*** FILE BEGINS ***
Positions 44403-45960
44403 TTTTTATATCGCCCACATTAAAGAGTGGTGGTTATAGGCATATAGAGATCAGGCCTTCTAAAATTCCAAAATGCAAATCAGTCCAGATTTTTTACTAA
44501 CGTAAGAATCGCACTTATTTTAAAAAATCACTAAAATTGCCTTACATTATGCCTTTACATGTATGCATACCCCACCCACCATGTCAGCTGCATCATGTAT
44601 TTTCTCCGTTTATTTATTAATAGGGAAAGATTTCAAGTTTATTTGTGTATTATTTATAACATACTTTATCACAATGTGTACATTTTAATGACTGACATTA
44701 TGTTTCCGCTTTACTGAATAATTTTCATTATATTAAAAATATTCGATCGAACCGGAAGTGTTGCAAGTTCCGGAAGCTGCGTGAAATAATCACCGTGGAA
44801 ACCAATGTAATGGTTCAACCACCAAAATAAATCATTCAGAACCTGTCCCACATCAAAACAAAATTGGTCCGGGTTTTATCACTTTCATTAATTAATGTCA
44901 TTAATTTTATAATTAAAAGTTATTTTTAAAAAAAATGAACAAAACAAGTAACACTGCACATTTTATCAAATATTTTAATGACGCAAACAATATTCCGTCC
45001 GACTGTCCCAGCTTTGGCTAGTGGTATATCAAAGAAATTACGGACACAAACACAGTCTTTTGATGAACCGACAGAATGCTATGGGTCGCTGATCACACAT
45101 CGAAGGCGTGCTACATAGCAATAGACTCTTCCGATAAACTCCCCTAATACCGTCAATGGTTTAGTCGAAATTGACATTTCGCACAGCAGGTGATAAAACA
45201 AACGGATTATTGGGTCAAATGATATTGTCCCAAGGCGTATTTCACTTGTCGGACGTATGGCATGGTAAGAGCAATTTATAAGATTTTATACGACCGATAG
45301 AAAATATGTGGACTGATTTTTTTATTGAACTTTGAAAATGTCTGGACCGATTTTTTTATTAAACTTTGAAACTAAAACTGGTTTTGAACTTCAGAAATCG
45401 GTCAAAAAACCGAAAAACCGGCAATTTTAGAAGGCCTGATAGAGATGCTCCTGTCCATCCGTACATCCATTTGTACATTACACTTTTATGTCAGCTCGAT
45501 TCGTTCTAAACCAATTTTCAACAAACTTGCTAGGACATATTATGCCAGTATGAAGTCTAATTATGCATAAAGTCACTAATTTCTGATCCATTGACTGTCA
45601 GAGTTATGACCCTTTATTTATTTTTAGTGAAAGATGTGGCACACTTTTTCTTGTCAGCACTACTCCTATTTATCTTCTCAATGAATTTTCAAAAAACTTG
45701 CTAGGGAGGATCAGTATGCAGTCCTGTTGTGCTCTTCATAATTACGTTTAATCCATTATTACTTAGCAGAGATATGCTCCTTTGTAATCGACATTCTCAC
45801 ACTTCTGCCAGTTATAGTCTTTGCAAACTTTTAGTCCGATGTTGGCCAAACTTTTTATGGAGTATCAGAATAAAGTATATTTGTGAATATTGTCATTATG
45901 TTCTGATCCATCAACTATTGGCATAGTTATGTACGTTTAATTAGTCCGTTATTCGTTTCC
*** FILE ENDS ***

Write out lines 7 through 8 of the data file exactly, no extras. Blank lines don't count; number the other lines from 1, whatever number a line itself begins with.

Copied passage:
44901 TTAATTTTATAATTAAAAGTTATTTTTAAAAAAAATGAACAAAACAAGTAACACTGCACATTTTATCAAATATTTTAATGACGCAAACAATATTCCGTCC
45001 GACTGTCCCAGCTTTGGCTAGTGGTATATCAAAGAAATTACGGACACAAACACAGTCTTTTGATGAACCGACAGAATGCTATGGGTCGCTGATCACACAT